How We Got To Now With Steven Johnson
Saturday 14th March, 7.30pm
For the final show in the series, writer and thinker Steven Johnson focuses on sound, and how the ability to project the human voice across distance has changed our lives. Expect encounters with, among others, a printer in France who was the first person to record the human voice, and an inventor whose mistake paved the way for radio.
Episode two of the new BBC adaptation of Winston Graham’s novels finds Ross Poldark planning to reopen the family mine. Meantime, Demelza has problems fitting in at Nampara. On what’s become British TV’s period drama night, your other options are Mr Selfridge (ITV, 9.00pm) and Indian Summers (Channel 4, 9.00pm).
In 1964, maverick Conservative Peter Griffith defeated Labour’s shadow foreign secretary Patrick Gordon Walker to take the West Midlands seat of Smethwick. But Griffith did so by making immigration an issue at the ballot box. A documentary looking back at an ugly moment in British political history.
Drama On 3: The Master and Margarita
Sunday 15th March, 10.00pm
Mikhail Bulgakov’s satirical novel, written between 1928 and 1940 but not published until the 1960s, gets a new radio adaptation from Lucy Catherine. Starring Anton Lesser, it recounts what happens when the Devil comes to Moscow and has much to say about life in Soviet Russia.
Voices From Our Industrial Past: Women
Monday 16th March, 11.00am
Professor Emma Griffin draws on a trio of female autobiographies to explore the lives of working women during the industrial revolution. As well as offering fascinating details about how our forebears lived, there’s much here about how factory work offered new opportunities to women for sexual freedom and expression.
Fair Cop: A Century of British Policewomen
Monday 16th March, 9.00pm
It’s 100 years since British policewomen were first given the power of arrest. Marking this anniversary, this documentary tells the story of the nation’s female police force. Sexism and snobbery inevitably feature, but this is also a story of brave pioneers, as an interview with Sislin Fay Allen, Britain’s first black policewoman, proves.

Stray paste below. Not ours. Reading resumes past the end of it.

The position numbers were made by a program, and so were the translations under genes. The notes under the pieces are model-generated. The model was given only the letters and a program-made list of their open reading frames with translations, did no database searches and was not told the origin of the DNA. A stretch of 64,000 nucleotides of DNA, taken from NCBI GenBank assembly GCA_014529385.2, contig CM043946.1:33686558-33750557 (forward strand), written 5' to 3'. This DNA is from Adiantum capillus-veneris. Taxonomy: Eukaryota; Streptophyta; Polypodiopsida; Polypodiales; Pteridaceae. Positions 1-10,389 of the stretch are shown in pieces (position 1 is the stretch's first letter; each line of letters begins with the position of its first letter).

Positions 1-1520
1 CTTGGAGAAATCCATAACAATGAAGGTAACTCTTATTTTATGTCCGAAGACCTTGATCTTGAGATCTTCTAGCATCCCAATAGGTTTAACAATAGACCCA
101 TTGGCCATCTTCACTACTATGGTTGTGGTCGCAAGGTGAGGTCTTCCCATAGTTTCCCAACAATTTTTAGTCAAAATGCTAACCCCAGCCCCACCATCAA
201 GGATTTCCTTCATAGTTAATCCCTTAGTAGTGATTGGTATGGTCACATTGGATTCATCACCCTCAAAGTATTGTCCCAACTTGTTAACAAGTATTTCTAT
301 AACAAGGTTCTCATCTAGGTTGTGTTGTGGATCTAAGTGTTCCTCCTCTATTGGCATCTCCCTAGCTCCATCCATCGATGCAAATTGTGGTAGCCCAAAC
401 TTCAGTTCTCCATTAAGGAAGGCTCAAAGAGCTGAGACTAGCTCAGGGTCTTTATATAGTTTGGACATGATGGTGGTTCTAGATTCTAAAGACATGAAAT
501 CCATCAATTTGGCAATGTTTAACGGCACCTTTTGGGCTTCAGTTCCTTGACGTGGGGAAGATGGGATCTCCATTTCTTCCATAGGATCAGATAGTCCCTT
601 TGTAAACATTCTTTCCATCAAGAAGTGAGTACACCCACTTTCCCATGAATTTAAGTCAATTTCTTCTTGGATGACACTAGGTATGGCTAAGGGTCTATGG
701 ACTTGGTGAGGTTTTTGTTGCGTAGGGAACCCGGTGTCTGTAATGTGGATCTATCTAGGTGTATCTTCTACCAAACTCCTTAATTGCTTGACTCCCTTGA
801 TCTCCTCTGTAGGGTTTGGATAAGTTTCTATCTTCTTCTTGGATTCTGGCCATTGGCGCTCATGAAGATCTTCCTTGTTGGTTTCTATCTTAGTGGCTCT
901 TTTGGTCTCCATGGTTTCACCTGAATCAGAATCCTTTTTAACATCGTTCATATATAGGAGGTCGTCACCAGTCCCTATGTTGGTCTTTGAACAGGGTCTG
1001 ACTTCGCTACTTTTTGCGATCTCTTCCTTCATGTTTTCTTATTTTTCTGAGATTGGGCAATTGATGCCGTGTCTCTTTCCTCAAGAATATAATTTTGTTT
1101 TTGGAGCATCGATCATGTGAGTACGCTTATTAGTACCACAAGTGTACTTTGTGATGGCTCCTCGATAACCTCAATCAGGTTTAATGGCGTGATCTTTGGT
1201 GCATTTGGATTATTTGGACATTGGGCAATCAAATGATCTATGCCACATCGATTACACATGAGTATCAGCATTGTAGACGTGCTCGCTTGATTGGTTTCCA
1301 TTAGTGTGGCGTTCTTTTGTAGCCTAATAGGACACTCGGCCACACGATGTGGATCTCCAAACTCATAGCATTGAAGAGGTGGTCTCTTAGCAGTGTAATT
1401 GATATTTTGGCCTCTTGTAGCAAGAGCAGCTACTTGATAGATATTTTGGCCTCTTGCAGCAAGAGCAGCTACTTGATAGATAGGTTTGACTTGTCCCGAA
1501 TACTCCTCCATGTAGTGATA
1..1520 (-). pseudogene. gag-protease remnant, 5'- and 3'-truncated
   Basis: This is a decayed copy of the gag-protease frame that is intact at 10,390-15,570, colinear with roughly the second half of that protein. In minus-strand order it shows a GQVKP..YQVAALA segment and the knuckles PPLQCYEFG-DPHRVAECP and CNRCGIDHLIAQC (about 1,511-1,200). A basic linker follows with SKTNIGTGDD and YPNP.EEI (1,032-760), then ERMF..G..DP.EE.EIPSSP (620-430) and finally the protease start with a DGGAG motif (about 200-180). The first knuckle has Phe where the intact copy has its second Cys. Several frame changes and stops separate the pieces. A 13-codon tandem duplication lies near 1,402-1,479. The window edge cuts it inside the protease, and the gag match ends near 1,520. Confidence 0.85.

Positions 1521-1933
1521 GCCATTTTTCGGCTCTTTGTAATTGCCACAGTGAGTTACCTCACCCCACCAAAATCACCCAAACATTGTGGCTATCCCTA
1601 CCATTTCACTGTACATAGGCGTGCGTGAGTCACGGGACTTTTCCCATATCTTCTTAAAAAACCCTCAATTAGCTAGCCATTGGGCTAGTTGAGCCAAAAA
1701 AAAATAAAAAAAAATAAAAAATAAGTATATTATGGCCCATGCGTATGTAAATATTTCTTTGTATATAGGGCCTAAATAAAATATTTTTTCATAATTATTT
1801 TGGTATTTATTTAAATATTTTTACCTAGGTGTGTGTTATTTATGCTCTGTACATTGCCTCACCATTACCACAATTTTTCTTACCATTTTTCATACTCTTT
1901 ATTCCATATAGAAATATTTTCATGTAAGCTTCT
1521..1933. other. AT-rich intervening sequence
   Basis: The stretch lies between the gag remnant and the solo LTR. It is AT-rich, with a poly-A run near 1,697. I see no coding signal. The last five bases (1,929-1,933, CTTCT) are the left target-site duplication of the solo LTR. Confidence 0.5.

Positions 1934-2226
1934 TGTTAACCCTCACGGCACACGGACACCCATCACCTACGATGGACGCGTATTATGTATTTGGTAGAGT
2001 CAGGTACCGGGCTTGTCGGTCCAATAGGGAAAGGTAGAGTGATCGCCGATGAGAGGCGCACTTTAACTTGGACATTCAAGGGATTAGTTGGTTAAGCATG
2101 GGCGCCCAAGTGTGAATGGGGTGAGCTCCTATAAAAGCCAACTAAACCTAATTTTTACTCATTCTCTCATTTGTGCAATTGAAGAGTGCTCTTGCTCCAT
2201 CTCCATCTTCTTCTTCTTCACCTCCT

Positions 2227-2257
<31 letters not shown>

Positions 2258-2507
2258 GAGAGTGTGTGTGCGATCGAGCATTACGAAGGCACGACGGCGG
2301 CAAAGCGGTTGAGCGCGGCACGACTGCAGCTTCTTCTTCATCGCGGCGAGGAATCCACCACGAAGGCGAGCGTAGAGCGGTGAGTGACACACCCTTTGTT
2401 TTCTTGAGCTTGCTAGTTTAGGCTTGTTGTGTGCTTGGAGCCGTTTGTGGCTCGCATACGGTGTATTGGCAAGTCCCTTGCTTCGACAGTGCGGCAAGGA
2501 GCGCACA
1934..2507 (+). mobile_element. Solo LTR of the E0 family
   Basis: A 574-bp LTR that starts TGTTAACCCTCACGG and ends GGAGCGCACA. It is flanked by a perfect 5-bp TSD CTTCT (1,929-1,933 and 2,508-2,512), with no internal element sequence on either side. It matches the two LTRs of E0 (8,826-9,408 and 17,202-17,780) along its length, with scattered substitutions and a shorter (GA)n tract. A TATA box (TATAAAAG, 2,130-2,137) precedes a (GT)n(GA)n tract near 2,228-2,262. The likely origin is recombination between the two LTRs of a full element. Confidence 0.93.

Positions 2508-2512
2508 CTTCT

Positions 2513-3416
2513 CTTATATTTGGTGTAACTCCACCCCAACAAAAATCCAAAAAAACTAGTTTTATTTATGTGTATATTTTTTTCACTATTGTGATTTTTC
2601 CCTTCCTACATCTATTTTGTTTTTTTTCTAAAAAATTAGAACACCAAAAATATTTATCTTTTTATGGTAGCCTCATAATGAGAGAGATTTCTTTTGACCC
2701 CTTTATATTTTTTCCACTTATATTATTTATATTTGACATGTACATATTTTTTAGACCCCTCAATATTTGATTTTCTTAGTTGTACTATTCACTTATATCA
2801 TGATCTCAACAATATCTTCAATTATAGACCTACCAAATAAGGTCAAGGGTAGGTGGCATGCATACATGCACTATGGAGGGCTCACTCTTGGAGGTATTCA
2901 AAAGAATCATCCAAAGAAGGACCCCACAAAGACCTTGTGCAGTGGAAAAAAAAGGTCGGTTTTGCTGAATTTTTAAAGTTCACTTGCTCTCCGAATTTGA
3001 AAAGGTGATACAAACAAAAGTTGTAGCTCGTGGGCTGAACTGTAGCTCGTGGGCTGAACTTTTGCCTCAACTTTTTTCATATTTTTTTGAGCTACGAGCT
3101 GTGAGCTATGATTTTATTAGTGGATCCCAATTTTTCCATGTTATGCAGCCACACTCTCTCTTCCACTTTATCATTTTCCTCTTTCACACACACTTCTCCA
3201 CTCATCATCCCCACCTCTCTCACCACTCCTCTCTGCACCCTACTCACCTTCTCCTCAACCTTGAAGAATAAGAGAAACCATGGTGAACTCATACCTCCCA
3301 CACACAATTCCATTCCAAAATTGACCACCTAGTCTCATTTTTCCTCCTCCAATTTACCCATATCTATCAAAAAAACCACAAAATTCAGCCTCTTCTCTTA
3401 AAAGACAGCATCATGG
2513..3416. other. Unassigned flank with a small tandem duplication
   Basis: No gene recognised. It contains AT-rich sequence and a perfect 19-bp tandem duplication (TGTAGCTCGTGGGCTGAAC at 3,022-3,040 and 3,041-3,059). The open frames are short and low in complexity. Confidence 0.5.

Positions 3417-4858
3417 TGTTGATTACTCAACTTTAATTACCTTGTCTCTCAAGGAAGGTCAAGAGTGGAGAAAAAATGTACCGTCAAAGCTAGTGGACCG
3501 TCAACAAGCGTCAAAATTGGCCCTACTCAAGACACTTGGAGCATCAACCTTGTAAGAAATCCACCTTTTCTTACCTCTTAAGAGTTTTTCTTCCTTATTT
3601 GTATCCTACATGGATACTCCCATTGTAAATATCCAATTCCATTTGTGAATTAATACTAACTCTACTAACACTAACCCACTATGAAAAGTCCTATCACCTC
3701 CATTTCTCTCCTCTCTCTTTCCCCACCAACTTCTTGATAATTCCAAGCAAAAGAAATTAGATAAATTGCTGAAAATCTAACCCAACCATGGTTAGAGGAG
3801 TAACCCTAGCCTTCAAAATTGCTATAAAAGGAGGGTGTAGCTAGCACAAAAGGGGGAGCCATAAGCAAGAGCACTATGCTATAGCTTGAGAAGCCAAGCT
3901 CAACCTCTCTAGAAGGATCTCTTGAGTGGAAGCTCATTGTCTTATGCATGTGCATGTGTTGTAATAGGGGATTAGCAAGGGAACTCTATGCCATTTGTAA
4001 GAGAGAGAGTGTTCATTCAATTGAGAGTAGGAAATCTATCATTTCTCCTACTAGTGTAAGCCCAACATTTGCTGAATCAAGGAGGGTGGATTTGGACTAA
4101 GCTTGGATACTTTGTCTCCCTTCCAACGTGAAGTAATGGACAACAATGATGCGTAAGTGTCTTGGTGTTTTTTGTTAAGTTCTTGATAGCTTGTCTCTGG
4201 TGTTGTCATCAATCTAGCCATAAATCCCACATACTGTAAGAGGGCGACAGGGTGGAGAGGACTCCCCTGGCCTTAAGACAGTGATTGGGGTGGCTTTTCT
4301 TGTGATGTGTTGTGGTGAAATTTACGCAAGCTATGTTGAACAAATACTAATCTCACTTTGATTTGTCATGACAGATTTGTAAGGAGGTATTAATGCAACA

Picture shows Margaret Damer Dawson. (BBC/If Not Us Films/Hampton Archives/ Michael)
Pick of the Week…
Back In Time For Dinner
Tuesday 17th March, 8.00pm
In a living history series that aims to show how the British diet has changed, an ordinary family, the Robshaws, samples food from different eras. We begin in the 1950s, when rationing was still in force. Dried eggs, dripping and liver anyone? Giles Coren presents, Polly Russell offers the food historian’s perspective.
The Lady Who Flew Africa – The Aviatrix
Tuesday 17th March, 9.00pm
In 1928, Lady Mary Heath became the first person to fly solo from Cape Town to London. More than eight decades later, Tracey Curtis-Taylor recreates the journey, taking to the skies over Africa in the cockpit of a vintage Boeing Stearman biplane.
Melvyn Bragg and learned guests discuss the life of the Islamic scholar Al-Ghazali. Born in Persia, Al-Ghazali subsequently worked in Baghdad, Damascus and Jerusalem, and is regarded as one of the most influential philosophers and theologians of the late 11th century.
Episode three of Jimmy McGovern’s convict drama and things are pretty desperate down under. With food supplies running low, the governor doesn’t even want his prisoner charges to expend energy building a church on their own time. Meantime, a desperate Kitty considers making a bid for freedom.